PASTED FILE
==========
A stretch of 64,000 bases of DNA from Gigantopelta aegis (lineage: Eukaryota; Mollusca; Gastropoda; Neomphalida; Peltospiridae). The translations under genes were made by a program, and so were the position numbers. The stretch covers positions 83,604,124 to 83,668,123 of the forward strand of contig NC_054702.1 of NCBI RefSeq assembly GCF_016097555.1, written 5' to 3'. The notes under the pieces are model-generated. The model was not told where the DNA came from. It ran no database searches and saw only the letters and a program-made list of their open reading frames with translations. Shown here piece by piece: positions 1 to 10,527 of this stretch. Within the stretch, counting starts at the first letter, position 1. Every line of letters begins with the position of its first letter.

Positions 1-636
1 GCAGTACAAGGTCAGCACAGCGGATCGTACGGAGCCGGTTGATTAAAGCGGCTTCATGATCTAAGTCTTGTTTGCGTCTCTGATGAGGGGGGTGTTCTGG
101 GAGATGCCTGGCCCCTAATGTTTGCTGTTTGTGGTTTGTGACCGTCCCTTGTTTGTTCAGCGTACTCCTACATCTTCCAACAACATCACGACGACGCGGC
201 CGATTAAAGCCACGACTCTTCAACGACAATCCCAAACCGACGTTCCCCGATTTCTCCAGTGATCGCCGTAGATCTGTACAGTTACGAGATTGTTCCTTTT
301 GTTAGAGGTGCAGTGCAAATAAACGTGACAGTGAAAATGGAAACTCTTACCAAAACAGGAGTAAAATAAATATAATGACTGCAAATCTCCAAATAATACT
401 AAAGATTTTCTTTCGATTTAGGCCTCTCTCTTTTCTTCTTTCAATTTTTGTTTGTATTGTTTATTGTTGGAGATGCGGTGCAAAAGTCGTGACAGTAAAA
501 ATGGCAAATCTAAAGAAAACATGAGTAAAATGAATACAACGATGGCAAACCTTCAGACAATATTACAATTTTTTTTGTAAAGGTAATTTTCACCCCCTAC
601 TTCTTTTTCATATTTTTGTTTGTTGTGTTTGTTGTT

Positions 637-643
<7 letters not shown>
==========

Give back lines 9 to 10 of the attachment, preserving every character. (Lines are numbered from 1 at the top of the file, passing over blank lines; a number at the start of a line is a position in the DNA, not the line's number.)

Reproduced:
601 TTCTTTTTCATATTTTTGTTTGTTGTGTTTGTTGTT

Positions 637-643